It took nine years since the last one—2008—but Malibu experienced a new record year for home values in 2017. Both the average sale price and the median price in the 90265 ZIP code set whopping new highs during 2017. The average price of the nearly 250 home sales was more than $6 million.

That is based on another runaway record—nearly $1.5 billion in volume for just the homes alone, excluding local condos, mobile homes and vacant land transactions.

The median price jumped to $3,650,000, breaking the old record from 2008 when it was $3,360,000.  Malibu prices leaped 14 percent from 2016 when measured by the median, and more than 30 percent for the average.

The average price was artificially high, admittedly, because of the multitude of sales over $20 million. It was a year unlike any other, with 12 transactions at that threshold, compared to six in the best previous years (2014 and 2015; during 2016 there were only two). The $85 million deal on Carbon Beach was a record, as was the landside blockbuster on Sweetwater Mesa above the Malibu Pier, for nearly $70 million.

Nevertheless, the market was robust at every level as inventory remained low and big money invaded the market. Homes on the landside that sold for an average of $3.1 million in 2016, for example, took in an average of $4.1 million last year.

It may seem prices are beyond belief and any possible reach, but it also seemed that way in 1975, 1989, 1997, 2004, 2008 and any other year one randomly chooses. Malibu keeps outshining the rest of the world over the long term. The California Association of Realtors reports that the state median is still short of a new record from its high in 2007. Same with the statistics for Los Angeles County. But Malibu has broken into a new stratosphere.

The chart represents a summary of every home sale (from one to four units, though almost all are simply personal residences) in the 90265 ZIP code, culled from many sources and including secret sales not disclosed in the local Multiple Listing Service (MLS). Some unknown sales will yet trickle into the data for 2017, but with minimal effect on the aggregate totals or averages. The MLS (and other reporting services) only identify about 80 percent of the actual number of transactions, but these stats represent virtually everything.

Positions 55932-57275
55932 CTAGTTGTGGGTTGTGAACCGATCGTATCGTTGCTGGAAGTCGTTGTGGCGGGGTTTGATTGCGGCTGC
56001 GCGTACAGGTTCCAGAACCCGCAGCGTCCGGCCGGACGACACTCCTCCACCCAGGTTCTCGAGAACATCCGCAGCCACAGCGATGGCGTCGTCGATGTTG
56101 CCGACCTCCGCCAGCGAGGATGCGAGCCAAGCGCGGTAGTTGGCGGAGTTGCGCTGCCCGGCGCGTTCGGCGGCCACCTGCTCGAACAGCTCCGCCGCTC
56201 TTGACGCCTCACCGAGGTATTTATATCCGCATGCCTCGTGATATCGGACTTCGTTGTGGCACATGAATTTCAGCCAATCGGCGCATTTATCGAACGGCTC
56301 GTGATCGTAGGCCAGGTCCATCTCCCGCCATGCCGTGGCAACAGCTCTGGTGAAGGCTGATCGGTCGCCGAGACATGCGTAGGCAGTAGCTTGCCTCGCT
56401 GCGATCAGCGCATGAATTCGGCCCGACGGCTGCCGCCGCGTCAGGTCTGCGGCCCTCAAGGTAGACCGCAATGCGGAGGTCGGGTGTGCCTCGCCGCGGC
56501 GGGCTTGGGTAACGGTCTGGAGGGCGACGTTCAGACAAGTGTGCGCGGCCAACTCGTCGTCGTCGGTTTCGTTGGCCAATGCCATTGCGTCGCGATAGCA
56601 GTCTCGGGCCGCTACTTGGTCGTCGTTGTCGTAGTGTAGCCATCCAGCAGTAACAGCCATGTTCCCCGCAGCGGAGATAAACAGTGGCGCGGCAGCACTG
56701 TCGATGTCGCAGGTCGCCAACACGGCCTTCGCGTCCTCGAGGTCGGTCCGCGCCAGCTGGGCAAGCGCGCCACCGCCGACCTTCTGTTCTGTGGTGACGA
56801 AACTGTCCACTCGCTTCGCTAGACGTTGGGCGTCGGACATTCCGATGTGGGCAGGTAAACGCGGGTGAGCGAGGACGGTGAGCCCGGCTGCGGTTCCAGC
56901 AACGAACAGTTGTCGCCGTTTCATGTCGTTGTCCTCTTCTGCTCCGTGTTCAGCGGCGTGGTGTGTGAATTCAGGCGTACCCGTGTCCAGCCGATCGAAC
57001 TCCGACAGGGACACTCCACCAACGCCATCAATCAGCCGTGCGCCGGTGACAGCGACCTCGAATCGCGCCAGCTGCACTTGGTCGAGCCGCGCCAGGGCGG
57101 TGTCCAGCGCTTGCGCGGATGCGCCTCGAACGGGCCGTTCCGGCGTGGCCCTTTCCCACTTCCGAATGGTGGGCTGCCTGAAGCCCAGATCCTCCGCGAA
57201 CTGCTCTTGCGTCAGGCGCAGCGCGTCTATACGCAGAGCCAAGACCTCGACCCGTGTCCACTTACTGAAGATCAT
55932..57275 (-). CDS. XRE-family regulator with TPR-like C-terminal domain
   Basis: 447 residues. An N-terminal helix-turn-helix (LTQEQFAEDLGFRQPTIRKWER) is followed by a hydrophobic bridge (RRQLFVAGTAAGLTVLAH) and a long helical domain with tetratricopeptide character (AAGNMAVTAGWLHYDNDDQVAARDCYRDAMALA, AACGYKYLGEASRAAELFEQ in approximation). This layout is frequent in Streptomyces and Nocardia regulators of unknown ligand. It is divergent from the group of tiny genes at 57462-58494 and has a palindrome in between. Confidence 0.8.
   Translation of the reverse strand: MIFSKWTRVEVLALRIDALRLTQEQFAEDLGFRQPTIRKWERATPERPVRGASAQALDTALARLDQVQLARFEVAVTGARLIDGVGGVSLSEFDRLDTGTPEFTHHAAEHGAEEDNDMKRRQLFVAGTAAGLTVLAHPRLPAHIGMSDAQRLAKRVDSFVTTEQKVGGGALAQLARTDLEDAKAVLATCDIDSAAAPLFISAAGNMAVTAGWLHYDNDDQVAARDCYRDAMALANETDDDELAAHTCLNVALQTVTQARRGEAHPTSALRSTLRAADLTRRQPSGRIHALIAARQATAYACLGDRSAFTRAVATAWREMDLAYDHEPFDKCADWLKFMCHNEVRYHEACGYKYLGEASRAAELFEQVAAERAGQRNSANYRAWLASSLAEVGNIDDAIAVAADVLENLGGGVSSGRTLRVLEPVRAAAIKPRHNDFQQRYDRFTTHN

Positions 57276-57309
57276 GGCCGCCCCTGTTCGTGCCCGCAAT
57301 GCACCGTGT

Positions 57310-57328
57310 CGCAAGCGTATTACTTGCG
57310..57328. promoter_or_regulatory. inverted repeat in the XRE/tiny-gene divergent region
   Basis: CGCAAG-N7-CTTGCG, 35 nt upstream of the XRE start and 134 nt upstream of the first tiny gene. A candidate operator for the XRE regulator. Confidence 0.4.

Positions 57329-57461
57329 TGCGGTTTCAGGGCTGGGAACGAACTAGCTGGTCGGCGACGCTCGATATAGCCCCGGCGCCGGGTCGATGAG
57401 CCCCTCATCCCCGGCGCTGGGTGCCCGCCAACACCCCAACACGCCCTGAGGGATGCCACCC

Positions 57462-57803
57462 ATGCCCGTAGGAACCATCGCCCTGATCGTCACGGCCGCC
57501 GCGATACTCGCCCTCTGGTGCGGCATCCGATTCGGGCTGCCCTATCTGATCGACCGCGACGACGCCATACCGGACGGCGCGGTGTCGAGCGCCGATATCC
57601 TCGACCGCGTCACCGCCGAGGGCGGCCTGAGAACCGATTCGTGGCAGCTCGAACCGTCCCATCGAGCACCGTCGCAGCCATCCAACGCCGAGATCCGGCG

For comparison sake, the years 2005, 2008 (the previous best in Malibu), and 2010 (after a collapse in values everywhere), are added to the chart. The recent change in volume is evident in both beach/bluff sales and on the landside (homes with no direct beach access):

Beach volume: 2015- $580 million; 2016 - $575 million; 2017- $708 million

Land side volume: 2015- $649 million; 2016 - $611 million; 2017- $762 million.

The chart is primarily intended to show general trends in the Malibu home marketplace. Your home may have a much different value than the averages noted. Every neighborhood in Malibu, seemingly, has vastly different products and values. (That is why on line sites that estimate home values, particularly Zillow, are a joke in Malibu. Zillow estimates are almost always far off the mark, both higher and lower than reality. Their algorithms cannot possibly account for all the factors in a Malibu property value. Perhaps Zillow estimates are helpful in Reseda, but not in Malibu where they are more deceptive than anything. I often tell people I think Zillow is a French word that means “inaccurate”).

Neighborhoods with sampling sizes of fewer than 10 sales may not clearly show the rise in values, but it is occurring. And where a sale price transpired far above the usual character of the neighborhood (noted with an asterisk for each occurrence), the numbers may seem inconsistent. Despite these statistical deficiencies, about half of the landside neighborhoods registered the highest price of any year shown, as well as most of the higher-priced beach areas.

Point Dume is an ideal benchmark, as it registers more than 20 sales each year, excluding the elite bluff estates. Prices have topped the previous 2008 high each of the past three years, growing each year.

The one place in Malibu that remains in a value depression is Broad Beach, where an ongoing beach erosion issue is tied up in government bureaucracy and legal wrangling. Broad Beach was long a stretch of $10 million homes and up. Last year, excluding a $24 million deal on a property originally listed over $50 million, homes struggle to capture even $7 million.

Last month, the inventory of homes available for sale in the MLS was 166 (out of about 4000 that exist in Malibu). The January tally is virtually always the lowest level for the year. Nevertheless, 166 is one of the lowest scores since 2009. Little choice means tougher sledding for buyers—and surely continued increase in values. Can Malibu hit double digits three years in a row? (Malibu/90265 topped 10 percent increases six out of seven years, 1999 through 2005).

While prices appear poised to increase during 2018, the average price for Malibu will likely dip. That is, unless a year like last, with so many mega-sales, happens again. The increase from $4.6 million to an average of $6.2 million in one year includes some statistical aberration. More reliable is the median bump to $3.65 million, which is the mid-point for all sales, with half higher and half lower. It is the most vital statistic of the health of the market, and the one that means most to homeowner balance sheets, no matter the price tier.

Rick Wallace has been a Realtor in Malibu for 30 years, and real estate columnist for 24 years.

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